" Failing Prison" HMP Birmingham making progress says Hardwick
HMP Birmingham is making good progress, despite continuing prison suicides says the Chief Inspector of Prisons, after an unannounced inspection of the West Midlands goal
HMP Birmingham is a very large inner city local prison serving the local courts and holding an unusually complex and challenging population. The prison manages a significant throughput of prisoners, with over 100 passing through reception every day.
The operational challenges the prison faced in providing a safe and decent environment are not to be underestimated. Inspectors last visited HMP Birmingham in late 2011 when its management had recently transferred from the public sector to G4S following a competitive process.
In 2011, inspectors recognised that Birmingham had been a failing prison over many years. At this more recent inspection, the prison, despite undergoing a significant change, was making good progress.
Inspectors at the latest inspection carried out from 24 February – 7 March 2014.were pleased to find that:
the prison was calm and ordered, most prisoners generally felt safe and the number of violent incidents was not high;
substance misuse services had improved and ensured a range of useful interventions;
the number of prisoners being segregated was commendably low, and use of force was low;
relationships between staff and prisoners were good and much improved from previous inspections;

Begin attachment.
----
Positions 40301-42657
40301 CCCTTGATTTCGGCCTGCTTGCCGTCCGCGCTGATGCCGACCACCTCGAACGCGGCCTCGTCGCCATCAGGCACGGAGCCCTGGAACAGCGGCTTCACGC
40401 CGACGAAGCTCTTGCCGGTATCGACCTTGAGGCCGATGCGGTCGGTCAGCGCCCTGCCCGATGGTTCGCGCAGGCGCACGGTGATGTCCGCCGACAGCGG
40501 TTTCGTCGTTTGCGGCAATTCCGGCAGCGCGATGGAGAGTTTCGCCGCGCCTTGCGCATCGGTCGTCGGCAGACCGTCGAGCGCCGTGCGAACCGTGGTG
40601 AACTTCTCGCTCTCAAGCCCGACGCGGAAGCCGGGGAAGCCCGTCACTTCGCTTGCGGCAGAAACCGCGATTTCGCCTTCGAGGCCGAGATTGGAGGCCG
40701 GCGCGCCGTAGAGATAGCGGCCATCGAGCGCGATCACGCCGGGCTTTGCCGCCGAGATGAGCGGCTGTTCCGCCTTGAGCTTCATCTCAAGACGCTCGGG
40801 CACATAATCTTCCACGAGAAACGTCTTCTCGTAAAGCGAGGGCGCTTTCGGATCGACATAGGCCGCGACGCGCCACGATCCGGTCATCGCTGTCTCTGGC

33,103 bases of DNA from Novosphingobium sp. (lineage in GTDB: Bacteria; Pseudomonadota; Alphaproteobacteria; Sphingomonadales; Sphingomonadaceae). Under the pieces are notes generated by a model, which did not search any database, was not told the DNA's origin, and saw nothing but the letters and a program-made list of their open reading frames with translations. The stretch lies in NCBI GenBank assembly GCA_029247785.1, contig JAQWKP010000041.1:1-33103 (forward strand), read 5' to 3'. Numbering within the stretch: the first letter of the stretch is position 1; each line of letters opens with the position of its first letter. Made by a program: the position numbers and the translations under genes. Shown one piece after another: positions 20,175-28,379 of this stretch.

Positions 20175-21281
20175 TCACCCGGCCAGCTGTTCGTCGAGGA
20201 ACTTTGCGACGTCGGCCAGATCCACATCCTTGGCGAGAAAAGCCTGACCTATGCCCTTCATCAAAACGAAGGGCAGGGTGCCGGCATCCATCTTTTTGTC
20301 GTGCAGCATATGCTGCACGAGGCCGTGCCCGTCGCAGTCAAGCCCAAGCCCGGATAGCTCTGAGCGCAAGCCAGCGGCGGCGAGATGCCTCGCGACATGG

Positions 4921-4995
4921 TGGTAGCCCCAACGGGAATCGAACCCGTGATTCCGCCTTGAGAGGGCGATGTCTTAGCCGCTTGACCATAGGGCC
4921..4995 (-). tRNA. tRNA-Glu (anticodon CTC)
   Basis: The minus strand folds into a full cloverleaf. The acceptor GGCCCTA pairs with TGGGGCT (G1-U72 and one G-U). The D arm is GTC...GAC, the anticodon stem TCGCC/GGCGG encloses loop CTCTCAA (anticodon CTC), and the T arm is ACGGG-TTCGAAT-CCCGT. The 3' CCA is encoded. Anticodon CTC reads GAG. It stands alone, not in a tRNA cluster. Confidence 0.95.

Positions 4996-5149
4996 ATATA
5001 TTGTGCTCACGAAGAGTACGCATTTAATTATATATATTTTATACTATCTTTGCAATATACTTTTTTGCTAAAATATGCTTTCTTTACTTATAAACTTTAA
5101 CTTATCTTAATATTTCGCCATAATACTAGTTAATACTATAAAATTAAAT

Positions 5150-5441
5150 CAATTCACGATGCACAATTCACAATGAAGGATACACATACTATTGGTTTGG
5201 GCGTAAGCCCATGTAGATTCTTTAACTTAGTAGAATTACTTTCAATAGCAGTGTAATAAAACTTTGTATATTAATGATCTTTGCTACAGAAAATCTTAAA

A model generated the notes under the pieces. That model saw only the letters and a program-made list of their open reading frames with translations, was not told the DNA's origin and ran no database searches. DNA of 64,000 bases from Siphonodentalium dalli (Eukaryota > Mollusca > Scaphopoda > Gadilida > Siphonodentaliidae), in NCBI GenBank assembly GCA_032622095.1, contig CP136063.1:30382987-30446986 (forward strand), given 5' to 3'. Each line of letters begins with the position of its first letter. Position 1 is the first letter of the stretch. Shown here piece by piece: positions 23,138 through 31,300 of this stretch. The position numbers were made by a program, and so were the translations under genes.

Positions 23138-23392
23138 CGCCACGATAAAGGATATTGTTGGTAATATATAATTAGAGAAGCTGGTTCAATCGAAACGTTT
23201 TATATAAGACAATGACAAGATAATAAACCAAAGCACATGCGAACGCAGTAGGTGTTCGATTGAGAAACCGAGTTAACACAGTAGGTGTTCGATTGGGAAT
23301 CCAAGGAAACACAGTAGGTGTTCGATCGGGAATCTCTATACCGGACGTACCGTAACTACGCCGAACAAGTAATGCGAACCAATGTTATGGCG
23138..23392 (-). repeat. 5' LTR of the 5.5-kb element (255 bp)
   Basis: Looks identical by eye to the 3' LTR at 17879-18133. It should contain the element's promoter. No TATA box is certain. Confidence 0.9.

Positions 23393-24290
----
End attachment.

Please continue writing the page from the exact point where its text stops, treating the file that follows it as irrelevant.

the quality of formal prisoner consultation, some of it engaging with outside organisations and former prisoners, was a new strength;
mental health care support for the relatively high number of prisoners needing it was very good;
most prisoners had a reasonable time out of cell and the regime was predictable and rarely curtailed; and
resettlement services were effective but would be further enhanced if underpinned by a needs analysis of the population.
However many prisoners experienced a long wait in court cells before being moved to the prison, and this, along with regular overcrowding drafts, meant that they often arrived at reception late in the evening. Given the numbers of prisoners involved, this put first night and induction procedures under great strain with some important action inevitably missed.
First night staff were caring and generally did a good job of keeping prisoners safe. Nevertheless, there had tragically been four self-inflicted deaths since the last inspection in 2011, with recent arrival at the prison a common feature. The safety of newly arrived prisoners was a significant risk that required ongoing and heightened attention.
Inspectors were also concerned to find that:
despite some good supply reduction work, the prevalence of illicit drugs remained stubbornly high;
support for minority groups was mixed - foreign national prisoners were particularly negative about their experiences;
leadership and management of leaning and skills provision was improving and the number of education and work places had increased, although there were still not enough; and
public protection work required attention.
“Overall and in the context of the risks and challenges faced by this prison", said Nick Hardwick "this is an encouraging report. Birmingham is well led and we found a much improved staff culture. Improvement is broadly based and a commitment to meaningful consultation with prisoners seems to be a new-found strength of the prison. There is much more to do and Birmingham will always have pressures and risks to face. But the Director and his staff deserve credit for their achievements so far.”
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